INNER SANCTUM (1948)
Article #1149 by Dave Sindelar
Viewing Date: 5-7-2004
Posting Date: 10-4-2004
Directed by Lew Landers
Featuring Charles Russell, Mary Beth Hughes, Dale Belding
A man kills his fiance and disposes of her body by leaving it on the rear end of a train, an action that is seen by a young boy. He then finds himself trapped in the small town where he committed the murder due to flooding, and finds himself staying at the boy’s home.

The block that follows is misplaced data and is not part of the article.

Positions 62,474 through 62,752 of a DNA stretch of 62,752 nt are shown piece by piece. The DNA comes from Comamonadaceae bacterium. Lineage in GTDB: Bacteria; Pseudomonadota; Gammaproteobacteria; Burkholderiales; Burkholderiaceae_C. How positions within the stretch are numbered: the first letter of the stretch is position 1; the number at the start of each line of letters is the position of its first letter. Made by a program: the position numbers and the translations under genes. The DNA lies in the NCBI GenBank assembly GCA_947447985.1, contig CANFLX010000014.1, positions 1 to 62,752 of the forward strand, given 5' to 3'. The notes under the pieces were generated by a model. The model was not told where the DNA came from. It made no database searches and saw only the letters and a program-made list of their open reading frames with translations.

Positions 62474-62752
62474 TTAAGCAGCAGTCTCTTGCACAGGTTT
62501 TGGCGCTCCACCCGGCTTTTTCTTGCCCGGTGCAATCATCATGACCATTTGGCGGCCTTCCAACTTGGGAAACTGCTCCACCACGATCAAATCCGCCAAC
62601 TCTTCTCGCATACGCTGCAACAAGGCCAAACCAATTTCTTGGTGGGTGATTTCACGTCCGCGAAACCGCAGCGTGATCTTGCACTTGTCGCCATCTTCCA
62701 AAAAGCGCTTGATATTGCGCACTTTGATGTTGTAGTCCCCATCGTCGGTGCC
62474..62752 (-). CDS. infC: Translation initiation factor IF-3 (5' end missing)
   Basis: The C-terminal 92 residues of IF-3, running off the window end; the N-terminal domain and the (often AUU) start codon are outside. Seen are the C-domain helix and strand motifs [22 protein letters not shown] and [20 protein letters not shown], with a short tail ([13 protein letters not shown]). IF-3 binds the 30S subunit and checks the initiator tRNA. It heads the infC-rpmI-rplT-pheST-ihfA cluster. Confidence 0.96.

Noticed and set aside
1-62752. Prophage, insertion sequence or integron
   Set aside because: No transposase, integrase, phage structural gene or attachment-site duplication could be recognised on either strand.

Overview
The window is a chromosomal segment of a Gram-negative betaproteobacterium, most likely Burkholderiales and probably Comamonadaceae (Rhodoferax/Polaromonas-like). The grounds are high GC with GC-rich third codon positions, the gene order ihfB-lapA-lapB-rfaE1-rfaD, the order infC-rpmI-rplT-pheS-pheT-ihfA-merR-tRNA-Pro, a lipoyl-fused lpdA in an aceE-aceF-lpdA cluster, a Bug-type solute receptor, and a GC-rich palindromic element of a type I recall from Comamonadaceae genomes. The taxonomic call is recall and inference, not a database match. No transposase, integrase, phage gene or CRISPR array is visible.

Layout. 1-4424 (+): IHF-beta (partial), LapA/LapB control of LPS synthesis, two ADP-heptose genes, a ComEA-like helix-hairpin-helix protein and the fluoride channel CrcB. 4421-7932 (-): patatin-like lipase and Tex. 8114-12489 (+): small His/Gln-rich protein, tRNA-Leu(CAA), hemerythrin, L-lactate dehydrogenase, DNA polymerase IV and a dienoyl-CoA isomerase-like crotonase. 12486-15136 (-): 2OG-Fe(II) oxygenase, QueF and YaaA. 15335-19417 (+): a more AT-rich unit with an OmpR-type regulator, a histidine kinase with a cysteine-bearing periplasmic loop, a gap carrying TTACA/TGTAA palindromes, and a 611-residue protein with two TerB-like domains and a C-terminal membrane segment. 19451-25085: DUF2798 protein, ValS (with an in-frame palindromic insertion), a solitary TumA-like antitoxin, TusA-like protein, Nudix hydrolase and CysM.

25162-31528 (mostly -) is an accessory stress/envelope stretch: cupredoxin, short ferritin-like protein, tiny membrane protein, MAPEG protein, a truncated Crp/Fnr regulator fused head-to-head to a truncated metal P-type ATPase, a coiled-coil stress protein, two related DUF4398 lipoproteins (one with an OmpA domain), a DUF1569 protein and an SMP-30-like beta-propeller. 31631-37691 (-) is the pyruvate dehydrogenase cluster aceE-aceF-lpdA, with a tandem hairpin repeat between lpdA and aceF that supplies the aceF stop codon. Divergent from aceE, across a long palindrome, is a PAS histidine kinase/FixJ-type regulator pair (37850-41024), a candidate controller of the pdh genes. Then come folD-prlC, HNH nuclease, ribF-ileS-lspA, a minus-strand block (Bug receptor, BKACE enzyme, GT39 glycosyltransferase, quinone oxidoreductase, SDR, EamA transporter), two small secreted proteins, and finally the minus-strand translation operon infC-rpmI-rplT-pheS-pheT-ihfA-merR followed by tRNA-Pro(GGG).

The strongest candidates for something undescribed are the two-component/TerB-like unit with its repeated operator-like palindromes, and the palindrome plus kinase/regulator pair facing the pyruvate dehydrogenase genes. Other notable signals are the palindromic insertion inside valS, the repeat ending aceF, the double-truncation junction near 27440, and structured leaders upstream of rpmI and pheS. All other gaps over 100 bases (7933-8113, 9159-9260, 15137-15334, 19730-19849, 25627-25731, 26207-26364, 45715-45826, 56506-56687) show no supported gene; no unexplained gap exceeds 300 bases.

Despite the title, this movie is not part of Universal’s Inner Sanctum series even if Fritz Lieber’s head resembles that floating head in the crystal ball that usually opened those films. This oddball, almost comic film noir stands on its own. Actually, I’ve never seen a noir quite like this; you know that the murderer is fated to be caught, but fate seems to have decreed here that he must deal with a bewildering array of somewhat comic characters in the process. There’s the boy who is afraid to say what he knows, not so much because he’s afraid of being murdered by the killer, but because he’s afraid of being walloped by his mom. There’s the doting mother herself, a cheerful and talky newspaper editor, and two eccentric old men, one of whom goes down to the flood waters and lays claim to a hoard of beer that he found in the water. The movie has some great lines and tense moments as well, but it’s the comic undertone that really makes this one rather unique. The fantastic aspect of the movie is found in the framing device in the character of the aforementioned Lieber, an oddly prescient character who is telling this story to a woman on a train.